Damon777

Mission end tables

Recommended Posts

You did a beautiful job on that saw. The one I learned on was from the 40's. It was nice. I started in that shop in 1968. A year after that saw was built. An American tool to be proud of!

Share this post


Link to post
Share on other sites

Thanks again. For those interested, here is the resto thread over on OWWM:

http://owwm.org/viewtopic.php?f=1&t=194531&p=1359868#p1359868

 

I got the tables blown back apart last night, carefully labeling everything to make sure they go back together the same way. I'll cut the tops and shelf panels tonight, and probably sand to 150.

Share this post


Link to post
Share on other sites

I suppose I should update this thread...

 

I had to put this project on hold for a while because it got too cold to finish in the (uninsulated) shop. However, I am correcting the insulation issue now. Walls are insulated, and I am awaiting steel for the ceiling so I can blow the insulation in up there. Anyway, I moved the tables inside so I didn't damage them during construction.

 

Now that I am waiting, I decided to try and get them finished while I have a break in the construction action. My furnace will keep the shop warm as well. The tops were not quite flat, and in fact developed a slight bow while sitting inside for a month. My mentor friend offered up hid drum sander, so I took them over and we flattened them. Cool, we were in business again. I took them home and set them with the bases in my finished basement.

 

I go back down this weekend (we sanded last week) to pull them out, and the tops warped in the opposite direction. I will be rebuilding them, with more attention paid to lumber selection this time. I glued them up so that the "curve" to the endgrain opposed the next board for the most part, but this bow one way then go opposite has us both puzzled. Any sage words from you guys?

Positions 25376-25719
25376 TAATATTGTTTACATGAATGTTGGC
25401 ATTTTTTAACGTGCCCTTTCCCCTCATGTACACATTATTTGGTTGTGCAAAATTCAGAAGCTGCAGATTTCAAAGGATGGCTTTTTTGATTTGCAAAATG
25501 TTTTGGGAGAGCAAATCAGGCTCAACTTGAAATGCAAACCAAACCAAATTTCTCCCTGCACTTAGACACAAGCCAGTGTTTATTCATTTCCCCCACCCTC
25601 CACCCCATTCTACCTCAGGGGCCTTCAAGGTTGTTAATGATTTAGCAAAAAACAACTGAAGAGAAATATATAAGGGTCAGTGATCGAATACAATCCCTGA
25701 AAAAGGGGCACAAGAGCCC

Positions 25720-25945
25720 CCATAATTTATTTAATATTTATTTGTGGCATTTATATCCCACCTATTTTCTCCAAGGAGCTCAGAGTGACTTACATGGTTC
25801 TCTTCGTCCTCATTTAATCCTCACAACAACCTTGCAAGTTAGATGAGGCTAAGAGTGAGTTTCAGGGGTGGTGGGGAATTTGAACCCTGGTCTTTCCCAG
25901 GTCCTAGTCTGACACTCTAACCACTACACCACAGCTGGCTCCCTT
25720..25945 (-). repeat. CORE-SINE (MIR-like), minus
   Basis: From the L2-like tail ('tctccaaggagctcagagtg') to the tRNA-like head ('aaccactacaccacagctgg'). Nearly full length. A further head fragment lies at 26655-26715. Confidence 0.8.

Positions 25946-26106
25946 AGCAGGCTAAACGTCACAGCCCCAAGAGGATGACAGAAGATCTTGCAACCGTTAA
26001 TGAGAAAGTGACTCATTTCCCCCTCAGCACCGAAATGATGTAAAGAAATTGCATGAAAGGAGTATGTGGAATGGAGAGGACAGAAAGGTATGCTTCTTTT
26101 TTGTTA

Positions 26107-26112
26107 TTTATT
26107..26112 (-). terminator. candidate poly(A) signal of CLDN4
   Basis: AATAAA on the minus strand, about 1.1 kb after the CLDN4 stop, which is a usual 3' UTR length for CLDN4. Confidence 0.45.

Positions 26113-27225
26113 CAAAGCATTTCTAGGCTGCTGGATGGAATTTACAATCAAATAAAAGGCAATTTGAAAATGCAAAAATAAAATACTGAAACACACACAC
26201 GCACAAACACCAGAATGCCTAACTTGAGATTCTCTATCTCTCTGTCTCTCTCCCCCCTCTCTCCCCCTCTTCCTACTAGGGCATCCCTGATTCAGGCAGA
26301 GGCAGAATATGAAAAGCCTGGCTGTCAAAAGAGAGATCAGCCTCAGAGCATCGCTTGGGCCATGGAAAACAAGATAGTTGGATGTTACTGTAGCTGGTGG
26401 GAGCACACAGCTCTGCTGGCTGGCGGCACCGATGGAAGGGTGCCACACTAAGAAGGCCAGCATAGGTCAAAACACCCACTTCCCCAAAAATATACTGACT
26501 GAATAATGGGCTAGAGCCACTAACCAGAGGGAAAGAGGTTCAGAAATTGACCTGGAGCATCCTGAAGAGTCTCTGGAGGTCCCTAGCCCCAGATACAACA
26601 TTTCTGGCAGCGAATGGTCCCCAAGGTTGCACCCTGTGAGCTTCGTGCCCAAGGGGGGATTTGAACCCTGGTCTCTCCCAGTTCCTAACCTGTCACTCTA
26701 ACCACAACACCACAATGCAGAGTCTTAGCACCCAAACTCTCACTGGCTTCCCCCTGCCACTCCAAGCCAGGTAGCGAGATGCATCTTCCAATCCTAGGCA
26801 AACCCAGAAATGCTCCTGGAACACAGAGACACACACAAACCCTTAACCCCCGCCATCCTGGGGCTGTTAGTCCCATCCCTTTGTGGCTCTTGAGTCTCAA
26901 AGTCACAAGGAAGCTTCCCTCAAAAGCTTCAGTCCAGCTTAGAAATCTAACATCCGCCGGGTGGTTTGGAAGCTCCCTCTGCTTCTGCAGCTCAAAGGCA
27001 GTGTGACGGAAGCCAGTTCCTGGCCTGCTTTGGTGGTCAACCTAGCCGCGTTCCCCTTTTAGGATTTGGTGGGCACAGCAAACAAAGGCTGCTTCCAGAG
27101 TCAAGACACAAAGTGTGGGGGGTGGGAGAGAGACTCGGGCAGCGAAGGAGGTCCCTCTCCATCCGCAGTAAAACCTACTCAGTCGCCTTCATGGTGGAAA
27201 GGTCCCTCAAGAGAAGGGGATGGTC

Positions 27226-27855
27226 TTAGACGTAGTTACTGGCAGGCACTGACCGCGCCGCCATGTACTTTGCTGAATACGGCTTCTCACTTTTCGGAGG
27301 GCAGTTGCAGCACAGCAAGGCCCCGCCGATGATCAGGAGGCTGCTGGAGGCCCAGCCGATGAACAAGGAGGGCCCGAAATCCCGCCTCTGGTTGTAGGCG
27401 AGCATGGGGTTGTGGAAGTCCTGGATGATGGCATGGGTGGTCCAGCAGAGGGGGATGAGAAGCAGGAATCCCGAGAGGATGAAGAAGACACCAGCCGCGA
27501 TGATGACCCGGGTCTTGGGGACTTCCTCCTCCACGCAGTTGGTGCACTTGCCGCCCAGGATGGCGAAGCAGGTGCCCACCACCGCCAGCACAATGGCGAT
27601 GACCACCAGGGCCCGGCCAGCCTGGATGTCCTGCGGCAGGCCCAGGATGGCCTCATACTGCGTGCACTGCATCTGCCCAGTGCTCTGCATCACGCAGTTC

Share this post


Link to post
Share on other sites

Sometimes, it just happens.

I try to do final milling just before using to help avoid stuff like this.  I'll rough mill everything early in a project and then final just before use.  This allows rough milled parts to sit for a while and do what they're going to do.

  • Like 1

Share this post


Link to post
Share on other sites

Latest thinking has it that orienting the boards with the end grain alternating up & down doesn't really make a difference. Sometimes it just happens. Once the finish is on the moisture changes in the wood will be less drastic & more even.

Were those tops, by any chance, laying down flat on another surface, or did you have them stickered?

  • Like 1

Share this post


Link to post
Share on other sites

They were sitting on top of the bases, with basically only the legs touching them, just like the pics above. The first time they were convex up, after sanding they moved to convex down a day or so later.

 

It isn't the best wood, so that may have a lot to do with it as well.

Share this post


Link to post
Share on other sites

Flip the tops every day or so while they sit on the bases, maybe add some weight on top. If they flatten out start finishing and treat both sides identically, every coat, stain, etc equal on both sides.  The tops will need to be mounted using  z clips or furniture buttons to allow expansion and contraction in reaction to seasonal humidity & temperature.

If one side or the other absorbs moisture from the air or dries out faster than the other side the top will cup or bow. So when you get it even seal it up with the finish.

  • Like 1

Share this post


Link to post
Share on other sites

I am thinking I just rebuild these tops, now that they have been sanded fairly thin. I may try the flip and such just to see what happens.

Share this post


Link to post
Share on other sites

Create an account or sign in to comment

You need to be a member in order to leave a comment

Create an account

Sign up for a new account in our community. It's easy!

Register a new account

Sign in

Already have an account? Sign in here.

Sign In Now